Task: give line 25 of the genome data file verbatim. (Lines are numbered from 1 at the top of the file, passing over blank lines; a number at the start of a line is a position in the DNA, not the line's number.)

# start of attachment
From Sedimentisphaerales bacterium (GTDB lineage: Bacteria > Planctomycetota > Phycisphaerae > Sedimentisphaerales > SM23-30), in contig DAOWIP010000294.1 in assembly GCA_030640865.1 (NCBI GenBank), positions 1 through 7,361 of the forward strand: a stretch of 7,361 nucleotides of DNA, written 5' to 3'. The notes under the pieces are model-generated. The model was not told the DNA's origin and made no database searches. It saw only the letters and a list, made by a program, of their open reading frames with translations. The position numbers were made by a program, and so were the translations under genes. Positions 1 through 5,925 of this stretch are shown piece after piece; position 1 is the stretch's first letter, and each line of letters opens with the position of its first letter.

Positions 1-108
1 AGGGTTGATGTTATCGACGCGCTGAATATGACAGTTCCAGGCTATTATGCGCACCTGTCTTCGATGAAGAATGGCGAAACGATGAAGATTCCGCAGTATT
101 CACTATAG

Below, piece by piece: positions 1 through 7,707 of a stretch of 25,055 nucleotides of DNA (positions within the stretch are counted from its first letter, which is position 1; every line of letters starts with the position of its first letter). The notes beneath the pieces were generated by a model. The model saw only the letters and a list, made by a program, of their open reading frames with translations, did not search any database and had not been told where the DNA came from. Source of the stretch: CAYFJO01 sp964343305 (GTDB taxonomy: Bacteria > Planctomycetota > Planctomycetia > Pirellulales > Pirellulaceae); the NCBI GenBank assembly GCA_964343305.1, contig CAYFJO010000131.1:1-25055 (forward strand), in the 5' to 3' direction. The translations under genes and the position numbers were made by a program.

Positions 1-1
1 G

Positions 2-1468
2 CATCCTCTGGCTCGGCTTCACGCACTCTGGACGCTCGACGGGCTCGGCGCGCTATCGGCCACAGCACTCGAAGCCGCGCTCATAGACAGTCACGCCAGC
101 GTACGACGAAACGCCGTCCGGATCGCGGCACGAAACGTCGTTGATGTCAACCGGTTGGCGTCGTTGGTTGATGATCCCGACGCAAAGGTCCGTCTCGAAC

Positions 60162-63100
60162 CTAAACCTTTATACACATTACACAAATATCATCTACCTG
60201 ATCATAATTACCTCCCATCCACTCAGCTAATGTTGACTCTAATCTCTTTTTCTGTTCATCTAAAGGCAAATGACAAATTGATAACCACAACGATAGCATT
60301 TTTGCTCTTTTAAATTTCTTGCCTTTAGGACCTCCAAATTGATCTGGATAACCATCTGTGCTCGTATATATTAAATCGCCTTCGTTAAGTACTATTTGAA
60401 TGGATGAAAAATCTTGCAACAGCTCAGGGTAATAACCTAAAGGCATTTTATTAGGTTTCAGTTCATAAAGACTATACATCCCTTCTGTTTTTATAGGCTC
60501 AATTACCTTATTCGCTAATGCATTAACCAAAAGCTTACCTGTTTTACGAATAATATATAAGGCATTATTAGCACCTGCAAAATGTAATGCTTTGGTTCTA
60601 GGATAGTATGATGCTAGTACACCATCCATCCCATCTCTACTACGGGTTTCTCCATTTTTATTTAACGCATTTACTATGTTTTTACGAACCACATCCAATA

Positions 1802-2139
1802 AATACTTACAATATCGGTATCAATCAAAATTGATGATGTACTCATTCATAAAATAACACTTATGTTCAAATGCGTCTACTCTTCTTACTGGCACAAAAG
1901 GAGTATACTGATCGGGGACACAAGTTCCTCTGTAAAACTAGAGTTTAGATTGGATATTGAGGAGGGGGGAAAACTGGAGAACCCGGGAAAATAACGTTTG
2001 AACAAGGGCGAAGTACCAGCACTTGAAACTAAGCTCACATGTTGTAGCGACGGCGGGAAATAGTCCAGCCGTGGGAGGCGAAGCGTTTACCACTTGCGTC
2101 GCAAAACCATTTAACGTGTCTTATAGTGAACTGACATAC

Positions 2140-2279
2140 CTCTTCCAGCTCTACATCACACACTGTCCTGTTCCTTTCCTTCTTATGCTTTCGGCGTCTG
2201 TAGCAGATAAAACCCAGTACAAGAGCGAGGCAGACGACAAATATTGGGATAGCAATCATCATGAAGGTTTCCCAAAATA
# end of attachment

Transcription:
2201 TAGCAGATAAAACCCAGTACAAGAGCGAGGCAGACGACAAATATTGGGATAGCAATCATCATGAAGGTTTCCCAAAATA